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THURSDAY, NOVEMBER 10, 1892.
EXPERIMENTAL BIOLOGY. Experimental Evolution. By Henry de Varigny, D.Sc. (London: Macmillan, 1892.)
R. HENRY DE VARIGNY has enriched the literature of biology by publishing in the "Nature eries" the lectures on Experimental Evolution " devered by him in 1891 to the Summer School of Art and cience in Edinburgh. This school, as is well known, as been doing good work on Extension lines in Edinurgh, and Prof. Geddes is to be congratulated on having ecured the co-operation of so able a biologist and so cid an exponent of the special aspects of biology with hich he has identified himself as M. de Varigny. The ectures are well worthy of publication, for they contain rich, well-ordered, and, for the most part, well-sifted ody of facts collected from many sources, and especially rom the publications of French naturalists. But the uthor is more than a collector of facts recorded by other orkers; he is himself a worker in this special field of iological science. And some of the most valuable of e observations contained in the work are the result of is own careful and exact investigations.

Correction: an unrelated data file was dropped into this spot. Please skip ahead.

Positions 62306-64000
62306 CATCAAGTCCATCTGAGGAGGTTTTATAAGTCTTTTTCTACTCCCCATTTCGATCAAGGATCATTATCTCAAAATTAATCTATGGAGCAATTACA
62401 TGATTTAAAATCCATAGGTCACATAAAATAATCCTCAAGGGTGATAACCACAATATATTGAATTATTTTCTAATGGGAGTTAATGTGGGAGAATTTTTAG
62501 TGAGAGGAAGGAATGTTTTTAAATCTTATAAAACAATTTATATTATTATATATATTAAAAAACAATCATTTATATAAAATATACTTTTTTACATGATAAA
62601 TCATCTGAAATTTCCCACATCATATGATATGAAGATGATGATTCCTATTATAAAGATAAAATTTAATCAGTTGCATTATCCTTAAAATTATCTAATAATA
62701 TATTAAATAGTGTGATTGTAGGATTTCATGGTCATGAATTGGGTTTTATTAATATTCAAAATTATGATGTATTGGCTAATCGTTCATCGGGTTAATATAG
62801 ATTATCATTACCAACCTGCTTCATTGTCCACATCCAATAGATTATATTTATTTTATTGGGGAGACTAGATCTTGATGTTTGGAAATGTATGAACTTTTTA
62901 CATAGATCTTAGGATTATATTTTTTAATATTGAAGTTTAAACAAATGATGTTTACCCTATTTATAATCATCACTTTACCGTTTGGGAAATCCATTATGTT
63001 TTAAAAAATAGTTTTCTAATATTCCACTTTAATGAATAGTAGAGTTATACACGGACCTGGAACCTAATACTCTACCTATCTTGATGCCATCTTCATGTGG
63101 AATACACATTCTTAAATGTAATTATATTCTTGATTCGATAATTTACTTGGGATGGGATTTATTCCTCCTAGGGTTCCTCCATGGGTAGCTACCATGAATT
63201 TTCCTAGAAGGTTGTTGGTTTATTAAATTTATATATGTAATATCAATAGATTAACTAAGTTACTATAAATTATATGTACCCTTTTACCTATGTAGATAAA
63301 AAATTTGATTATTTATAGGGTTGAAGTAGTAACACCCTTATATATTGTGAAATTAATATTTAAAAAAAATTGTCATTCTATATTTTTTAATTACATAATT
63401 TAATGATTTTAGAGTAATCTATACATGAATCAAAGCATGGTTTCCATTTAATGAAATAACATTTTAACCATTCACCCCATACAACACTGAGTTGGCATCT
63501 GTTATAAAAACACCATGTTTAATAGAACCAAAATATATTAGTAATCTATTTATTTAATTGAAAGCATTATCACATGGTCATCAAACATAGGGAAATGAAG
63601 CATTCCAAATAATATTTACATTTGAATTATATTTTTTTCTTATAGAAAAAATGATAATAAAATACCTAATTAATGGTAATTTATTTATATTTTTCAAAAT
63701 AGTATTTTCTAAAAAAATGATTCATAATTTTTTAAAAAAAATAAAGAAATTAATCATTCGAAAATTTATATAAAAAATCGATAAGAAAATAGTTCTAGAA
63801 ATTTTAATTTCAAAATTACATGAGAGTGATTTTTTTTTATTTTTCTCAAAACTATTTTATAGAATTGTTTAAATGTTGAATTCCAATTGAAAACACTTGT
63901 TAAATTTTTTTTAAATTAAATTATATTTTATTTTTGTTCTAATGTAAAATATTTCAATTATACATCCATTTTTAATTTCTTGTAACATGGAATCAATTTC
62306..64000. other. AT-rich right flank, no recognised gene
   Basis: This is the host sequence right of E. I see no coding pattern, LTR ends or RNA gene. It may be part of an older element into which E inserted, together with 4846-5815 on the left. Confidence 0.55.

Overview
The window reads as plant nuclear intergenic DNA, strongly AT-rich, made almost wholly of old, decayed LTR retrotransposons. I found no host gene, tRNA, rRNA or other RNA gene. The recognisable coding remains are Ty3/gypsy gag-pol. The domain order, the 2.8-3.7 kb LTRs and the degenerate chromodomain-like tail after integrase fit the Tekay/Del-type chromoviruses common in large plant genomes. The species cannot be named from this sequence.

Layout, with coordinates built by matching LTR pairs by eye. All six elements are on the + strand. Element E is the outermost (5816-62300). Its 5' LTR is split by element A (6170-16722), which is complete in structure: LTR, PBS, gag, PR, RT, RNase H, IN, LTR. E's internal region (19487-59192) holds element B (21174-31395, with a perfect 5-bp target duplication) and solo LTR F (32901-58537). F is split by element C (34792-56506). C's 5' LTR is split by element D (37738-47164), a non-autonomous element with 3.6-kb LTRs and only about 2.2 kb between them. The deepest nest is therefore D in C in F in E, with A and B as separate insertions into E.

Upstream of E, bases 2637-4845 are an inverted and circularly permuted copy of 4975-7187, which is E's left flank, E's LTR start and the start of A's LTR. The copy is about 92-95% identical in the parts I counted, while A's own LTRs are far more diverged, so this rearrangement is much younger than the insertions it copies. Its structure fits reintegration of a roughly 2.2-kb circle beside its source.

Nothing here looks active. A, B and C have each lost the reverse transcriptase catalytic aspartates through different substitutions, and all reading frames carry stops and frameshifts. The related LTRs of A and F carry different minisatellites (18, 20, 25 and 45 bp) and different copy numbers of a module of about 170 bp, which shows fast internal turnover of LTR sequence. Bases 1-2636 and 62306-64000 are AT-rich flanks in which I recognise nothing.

Experimental biology is still in its infancy. It is true hat our domesticated animals and plants are the result of uch experimental work in the past; but the experiments ere not planned with the object of explaining organic iture, and were therefore not biological in their aim. here is pressing need at the present time for experients with such definite scientific aim; for experiments, at is to say, carried out with the express object of ⚫sting the truth of biological principles. And that this ork be well done there is pressing need for organization. 'e have only to look at the results which have been ached by well-planned and well-directed marine ations in extending our biological knowledge, faunal, orphological, and embryological, to see what may be ›ne by organization of research. What Dr. de Varigny oquently pleads for, and what our own countryman, r. Romanes, is also pleading for, is an experimental stitute, well planned and adequately supported, the rpose of which shall be to carry out extensive experients for testing evolution hypotheses in all their arings.